Each type of cramping has different symptoms, and the treatment approach is different. There are also some parallels between body type and the type of cramping experienced. It’s also quite possible to have both types of cramping.
- A desire for heat
- Heat relieves pain
- Desire to curl up in the fetal position
- Stretching relieves pain
- Cramps are in the belly, thighs and back
- Not relieved by heat, or heat has little effect
- Sense of weight in the abdomen, everything feels heavy, like it’s going to fall out
- Feels her period coming the day before it starts
Ischemic Treatments –
Step one – adjust your lifestyle -
- Stretch the pelvic floor muscles. Many women will experience a good amount of relief by engaging in exercise that stretches the deep muscles of the pelvis. Yoga and belly dance are both excellent for this, and Rolfing is a wonderful massage technique that can release adhesions in these muscles.
- Use heat. Most women with ischemic cramping will see marked improvement by using a heating pad or other heat source directly on the abdomen.
- Regular release (orgasm) alone or with a partner, also helps to relax the pelvic floor muscles.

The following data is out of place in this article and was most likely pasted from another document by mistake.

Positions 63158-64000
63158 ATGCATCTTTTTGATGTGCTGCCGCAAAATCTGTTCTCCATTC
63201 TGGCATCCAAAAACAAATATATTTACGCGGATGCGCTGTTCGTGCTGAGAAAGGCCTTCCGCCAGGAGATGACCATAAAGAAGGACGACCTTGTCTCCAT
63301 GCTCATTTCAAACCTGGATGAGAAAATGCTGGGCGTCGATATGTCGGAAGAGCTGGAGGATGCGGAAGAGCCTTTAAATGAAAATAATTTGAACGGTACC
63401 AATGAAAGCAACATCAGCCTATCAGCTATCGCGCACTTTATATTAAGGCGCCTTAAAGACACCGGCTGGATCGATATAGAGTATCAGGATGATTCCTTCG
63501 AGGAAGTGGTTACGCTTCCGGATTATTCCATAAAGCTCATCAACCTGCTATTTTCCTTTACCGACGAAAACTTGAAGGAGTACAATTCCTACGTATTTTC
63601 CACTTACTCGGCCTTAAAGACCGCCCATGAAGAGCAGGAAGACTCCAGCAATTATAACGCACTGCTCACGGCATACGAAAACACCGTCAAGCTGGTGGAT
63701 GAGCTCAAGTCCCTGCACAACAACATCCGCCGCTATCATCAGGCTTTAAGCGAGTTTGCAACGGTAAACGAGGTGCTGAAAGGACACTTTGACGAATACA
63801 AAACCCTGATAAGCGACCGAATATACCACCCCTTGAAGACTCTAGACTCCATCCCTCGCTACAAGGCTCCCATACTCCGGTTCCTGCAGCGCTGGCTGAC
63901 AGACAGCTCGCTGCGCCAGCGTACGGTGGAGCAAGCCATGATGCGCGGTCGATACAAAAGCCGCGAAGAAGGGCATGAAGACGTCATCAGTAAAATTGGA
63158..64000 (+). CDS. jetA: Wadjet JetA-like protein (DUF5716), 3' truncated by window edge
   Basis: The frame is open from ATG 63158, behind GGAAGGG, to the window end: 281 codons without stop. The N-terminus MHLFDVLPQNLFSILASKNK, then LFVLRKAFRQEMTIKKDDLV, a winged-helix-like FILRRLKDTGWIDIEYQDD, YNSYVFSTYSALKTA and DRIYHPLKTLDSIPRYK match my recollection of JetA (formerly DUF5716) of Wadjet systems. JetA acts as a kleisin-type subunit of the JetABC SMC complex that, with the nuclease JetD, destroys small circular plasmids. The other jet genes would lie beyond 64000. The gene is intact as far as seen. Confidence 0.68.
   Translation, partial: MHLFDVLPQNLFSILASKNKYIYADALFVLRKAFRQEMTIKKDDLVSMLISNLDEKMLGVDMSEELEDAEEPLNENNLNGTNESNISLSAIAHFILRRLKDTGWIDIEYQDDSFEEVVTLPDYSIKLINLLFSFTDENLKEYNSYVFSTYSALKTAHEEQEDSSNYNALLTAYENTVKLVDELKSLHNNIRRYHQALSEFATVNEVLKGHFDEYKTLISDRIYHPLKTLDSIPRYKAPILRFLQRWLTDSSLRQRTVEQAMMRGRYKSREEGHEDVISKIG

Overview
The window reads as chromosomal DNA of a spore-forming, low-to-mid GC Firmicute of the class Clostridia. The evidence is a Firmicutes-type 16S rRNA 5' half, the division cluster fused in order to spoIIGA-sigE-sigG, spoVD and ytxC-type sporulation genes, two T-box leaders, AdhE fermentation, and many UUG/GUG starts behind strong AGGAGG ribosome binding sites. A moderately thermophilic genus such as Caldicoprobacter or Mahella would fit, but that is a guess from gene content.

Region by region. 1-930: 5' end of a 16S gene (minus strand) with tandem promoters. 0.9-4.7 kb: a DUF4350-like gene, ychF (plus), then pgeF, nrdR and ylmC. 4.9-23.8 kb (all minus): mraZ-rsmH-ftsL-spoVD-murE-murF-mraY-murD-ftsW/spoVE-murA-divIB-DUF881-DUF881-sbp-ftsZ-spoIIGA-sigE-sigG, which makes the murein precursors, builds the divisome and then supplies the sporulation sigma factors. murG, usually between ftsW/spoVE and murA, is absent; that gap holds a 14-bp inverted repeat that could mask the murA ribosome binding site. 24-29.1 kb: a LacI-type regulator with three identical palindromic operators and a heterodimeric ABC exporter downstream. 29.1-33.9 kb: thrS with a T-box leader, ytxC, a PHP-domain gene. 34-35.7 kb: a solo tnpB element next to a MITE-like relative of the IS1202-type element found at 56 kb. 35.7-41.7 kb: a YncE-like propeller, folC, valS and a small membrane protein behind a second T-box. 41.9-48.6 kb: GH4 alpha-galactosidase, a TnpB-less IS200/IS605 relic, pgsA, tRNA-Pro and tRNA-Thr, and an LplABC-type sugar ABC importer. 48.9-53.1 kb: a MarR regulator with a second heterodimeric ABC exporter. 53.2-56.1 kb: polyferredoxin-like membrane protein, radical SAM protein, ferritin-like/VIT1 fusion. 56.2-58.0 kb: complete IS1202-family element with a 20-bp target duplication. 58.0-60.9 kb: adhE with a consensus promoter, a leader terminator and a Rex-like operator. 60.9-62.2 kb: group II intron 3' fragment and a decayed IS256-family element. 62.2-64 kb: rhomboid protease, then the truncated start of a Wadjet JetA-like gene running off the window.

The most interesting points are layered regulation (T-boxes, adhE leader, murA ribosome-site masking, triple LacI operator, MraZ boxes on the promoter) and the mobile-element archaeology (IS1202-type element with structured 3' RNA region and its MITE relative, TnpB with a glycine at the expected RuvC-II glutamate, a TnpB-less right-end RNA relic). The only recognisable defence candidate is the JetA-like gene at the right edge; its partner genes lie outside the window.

Many women report that they no longer have menstrual cramps after childbirth, probably due to the stretching of the pelvic floor muscles. (My own mom was like this).
Step two – use herbs –
Raspberry Leaf – Rubus strigosus, R. idaeus – Raspberry leaf contains fragrine, an alkaloid that tones the muscles of the pelvic region, and is especially beneficial to the uterus. Really, all women can take it regardless of what kind of cramping they’re experiencing. It tastes great, isnon-toxic, and safe during pregnancy, for which it is a superb herbal ally. The leaf contains a great deal of vitamin C, easily absorbed calcium and iron, phosphorus and potassium. Make an infusion of 1 ounce of dried leaves in 1 pint of water, cover and steep overnight. Drink freely.